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28.04.2017
17:31 GenEngNews.comCRISPR-SMART Cells Regenerate Cartilage, Secrete Anti-Arthritis Drug

We have anti-arthritis drugs. What we lack is the ability to deploy them when and where they are needed in the body. The drugs would be far more effective, and occasion fewer side effects, if they were to appear only in response to inflammation, and only in the joints. If the drugs could be delivered so painstakingly—so smartly—they wouldn’t have to be administered systemically. Although conventional drug-delivery systems may be unable to respond to arthritic flares with such adroitness, cells may have better luck—if they are suitably modified. Stem cells, for example, have been “rewired” by means of gene-editing technology to fight arthritis. These stem cells, known as SMART cells (Stem cells Modified for Autonomous Regenerative Therapy), develop into cartilage cells that produce a biologic anti-inflammatory drug. Ideally, the new cartilage cells will replace arthritic cartilage, and the

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13:33 Technology.orgMouse Teeth Providing New Insights into Tissue Regeneration

Researchers hope to one day use stem cells to heal burns, patch damaged heart tissue, even grow kidneys and

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02:29 ScienceDaily.comMouse teeth providing new insights into tissue regeneration

Researchers hope to one day use stem cells to heal burns, patch damaged heart tissue, even grow kidneys and other transplantable organs from scratch.

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27.04.2017
20:40 SeekingAlpha.comFDA OKs BioMarin's cerliponase alfa for type of Batten disease; shares ahead 1%

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19:01 News-Medical.NetHair-derived keratin biomaterials show promise to regenerate skeletal muscle tissue and function

The use of human hair-derived keratin biomaterials to regenerate skeletal muscle has shown promise in new research that documents significant increases in both new muscle tissue formation and muscle function among mouse models of volumetric muscle loss.

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25.04.2017
05:34 DigitalTrends.comShoetopia is a 3D-printed, biodegradable shoe design prototype

For shoes, 3D-printing is the next step, as 3D-printed shoes could be an affordable way to manufacture customized shoes quickly. Two design students have already designed a prototype, 3D-printed shoe made of eco-friendly materials.
The post Shoetopia is a 3D-printed, biodegradable shoe design prototype appeared first on Digital Trends.

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20.04.2017
13:50 DigitalTrends.comFrom lab grown steaks to plant based blood, science is taking the animal out of meat

With the world's population booming, scientists are hard at work figuring out new ways to feed more people in a sustainable and ethical way.
The post From lab grown steaks to plant based blood, science is taking the animal out of meat appeared first on Digital Trends.

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19.04.2017
16:34 News-Medical.NetJohns Hopkins study shows that healthy adult gut loses and regenerates nerve cells

Johns Hopkins researchers today published new evidence refuting the long-held scientific belief that the gut nerve cells we're born with are the same ones we die with.

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12.04.2017
16:37 ScienceDaily.comSuccess of sensory cell regeneration raises hope for hearing restoration

Scientists have regenerated immature auditory hair cells in adult mice by manipulating two genes, suggesting that the research offers clues for better treatment of hearing loss.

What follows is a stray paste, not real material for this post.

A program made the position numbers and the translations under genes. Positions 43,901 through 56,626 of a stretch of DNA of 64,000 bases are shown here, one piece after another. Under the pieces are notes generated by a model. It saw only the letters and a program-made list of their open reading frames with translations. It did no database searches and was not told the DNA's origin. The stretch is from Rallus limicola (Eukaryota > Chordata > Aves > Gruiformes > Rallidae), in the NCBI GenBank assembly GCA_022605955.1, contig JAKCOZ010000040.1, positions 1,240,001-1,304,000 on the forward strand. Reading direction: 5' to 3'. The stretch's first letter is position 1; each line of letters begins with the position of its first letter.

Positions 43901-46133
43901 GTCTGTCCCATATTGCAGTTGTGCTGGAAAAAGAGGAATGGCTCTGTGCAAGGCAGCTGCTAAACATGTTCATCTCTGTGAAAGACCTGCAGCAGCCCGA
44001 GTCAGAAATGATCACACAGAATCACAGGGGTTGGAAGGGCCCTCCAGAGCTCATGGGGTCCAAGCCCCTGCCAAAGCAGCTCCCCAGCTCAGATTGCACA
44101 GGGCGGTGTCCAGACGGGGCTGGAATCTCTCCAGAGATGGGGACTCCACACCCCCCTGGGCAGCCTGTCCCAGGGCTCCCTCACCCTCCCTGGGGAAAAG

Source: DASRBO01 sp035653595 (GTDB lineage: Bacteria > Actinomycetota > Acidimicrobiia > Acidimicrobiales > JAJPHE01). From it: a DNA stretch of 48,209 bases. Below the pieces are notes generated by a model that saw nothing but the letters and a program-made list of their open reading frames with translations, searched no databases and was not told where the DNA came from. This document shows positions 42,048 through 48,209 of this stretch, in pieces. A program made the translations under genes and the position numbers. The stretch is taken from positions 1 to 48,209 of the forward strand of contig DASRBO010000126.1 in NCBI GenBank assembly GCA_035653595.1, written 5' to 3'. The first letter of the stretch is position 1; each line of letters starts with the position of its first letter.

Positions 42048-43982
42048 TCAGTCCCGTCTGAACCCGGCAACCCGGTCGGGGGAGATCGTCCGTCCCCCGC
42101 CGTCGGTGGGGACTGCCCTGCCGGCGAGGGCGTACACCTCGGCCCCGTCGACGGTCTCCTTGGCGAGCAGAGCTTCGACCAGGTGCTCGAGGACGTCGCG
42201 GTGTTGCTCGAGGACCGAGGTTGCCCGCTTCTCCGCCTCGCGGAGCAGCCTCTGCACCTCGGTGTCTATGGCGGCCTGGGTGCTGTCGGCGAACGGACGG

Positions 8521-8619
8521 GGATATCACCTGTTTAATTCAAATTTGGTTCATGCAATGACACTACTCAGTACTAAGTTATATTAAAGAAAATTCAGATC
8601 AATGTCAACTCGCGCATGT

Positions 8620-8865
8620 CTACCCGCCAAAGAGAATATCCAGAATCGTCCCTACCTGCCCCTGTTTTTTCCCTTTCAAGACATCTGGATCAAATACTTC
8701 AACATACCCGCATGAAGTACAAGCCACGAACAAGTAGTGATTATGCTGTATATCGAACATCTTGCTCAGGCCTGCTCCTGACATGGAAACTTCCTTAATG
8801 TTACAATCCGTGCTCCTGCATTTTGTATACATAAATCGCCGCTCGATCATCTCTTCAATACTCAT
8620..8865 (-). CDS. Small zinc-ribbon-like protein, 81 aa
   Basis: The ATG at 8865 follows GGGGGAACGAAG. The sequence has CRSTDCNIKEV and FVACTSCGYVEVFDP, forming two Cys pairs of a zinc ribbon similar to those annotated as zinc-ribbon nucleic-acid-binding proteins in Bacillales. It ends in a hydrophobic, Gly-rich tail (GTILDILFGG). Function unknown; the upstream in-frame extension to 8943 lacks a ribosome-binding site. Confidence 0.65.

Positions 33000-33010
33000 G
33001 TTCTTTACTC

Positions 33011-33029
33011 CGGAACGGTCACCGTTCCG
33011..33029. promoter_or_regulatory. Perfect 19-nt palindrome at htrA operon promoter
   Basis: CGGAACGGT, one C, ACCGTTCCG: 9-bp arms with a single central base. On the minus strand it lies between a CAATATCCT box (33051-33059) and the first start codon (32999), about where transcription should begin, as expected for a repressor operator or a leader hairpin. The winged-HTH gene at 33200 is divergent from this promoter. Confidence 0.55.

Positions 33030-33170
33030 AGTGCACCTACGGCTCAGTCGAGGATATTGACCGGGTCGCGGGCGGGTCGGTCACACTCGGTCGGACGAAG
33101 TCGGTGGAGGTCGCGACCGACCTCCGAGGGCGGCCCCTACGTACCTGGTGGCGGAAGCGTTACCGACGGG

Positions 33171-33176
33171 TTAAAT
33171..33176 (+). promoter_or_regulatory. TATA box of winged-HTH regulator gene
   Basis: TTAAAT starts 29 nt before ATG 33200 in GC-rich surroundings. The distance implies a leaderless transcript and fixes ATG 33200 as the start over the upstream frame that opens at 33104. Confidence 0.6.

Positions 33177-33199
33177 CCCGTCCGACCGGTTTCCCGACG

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16:32 Geek.comWolverine’s Regenerative Powers Inspire Self-Healing Smartphone Tech

Your expensive smartphone sat on a wall. Your expensive smartphone had a great fall. Researchers have developed a self-repairing polymeric material that could put your expensive smartphone back together again. Scientists at the […]
The post Wolverine’s Regenerative Powers Inspire Self-Healing Smartphone Tech appeared first on Geek.com.

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05:02 News-Medical.NetResearchers use genetic manipulation to regenerate auditory hair cells in adult mice

In an apparent first, St. Jude Children's Research Hospital investigators have used genetic manipulation to regenerate auditory hair cells in adult mice. The research marks a possible advance in treatment of hearing loss in humans. The study appears today in the journal Cell Reports.

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11.04.2017
15:07 Geek.comCapaldi: Doctor’s Regeneration Isn’t ‘Straightforward’

The BBC last week released another look at the upcoming season of Doctor Who, teasing what appears to be an early bout of regenerative power coming from the Twelfth Doctor’s hand. Lead actor […]
The post Capaldi: Doctor’s Regeneration Isn’t ‘Straightforward’ appeared first on Geek.com.

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07.04.2017
03:41 Nanowerk.comScientists expand ability of stem cells to regrow any tissue type

Scientists are reporting their discovery of a chemical cocktail that enables cultured mouse and human stem cells to generate both embryonic and extra-embryonic tissues.

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06.04.2017
23:51 Phys.orgScientists expand ability of stem cells to regrow any tissue type

When scientists talk about laboratory stem cells being totipotent or pluripotent, they mean that the cells have the potential, like an embryo, to develop into any type of tissue in the body. What totipotent stem cells can do that pluripotent ones can't do, however, is develop into tissues that support the embryo, like the placenta. These are called extra-embryonic tissues, and are vital in development and healthy growth.

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22:56 ScienceDaily.comAbility of stem cells expanded to regrow any tissue type

A new technique, which allows scientists to generate both embryonic and non-embryonic tissues from cultured stem cells, is a step toward growing donor organs and replacement tissues to combat aging and diseases.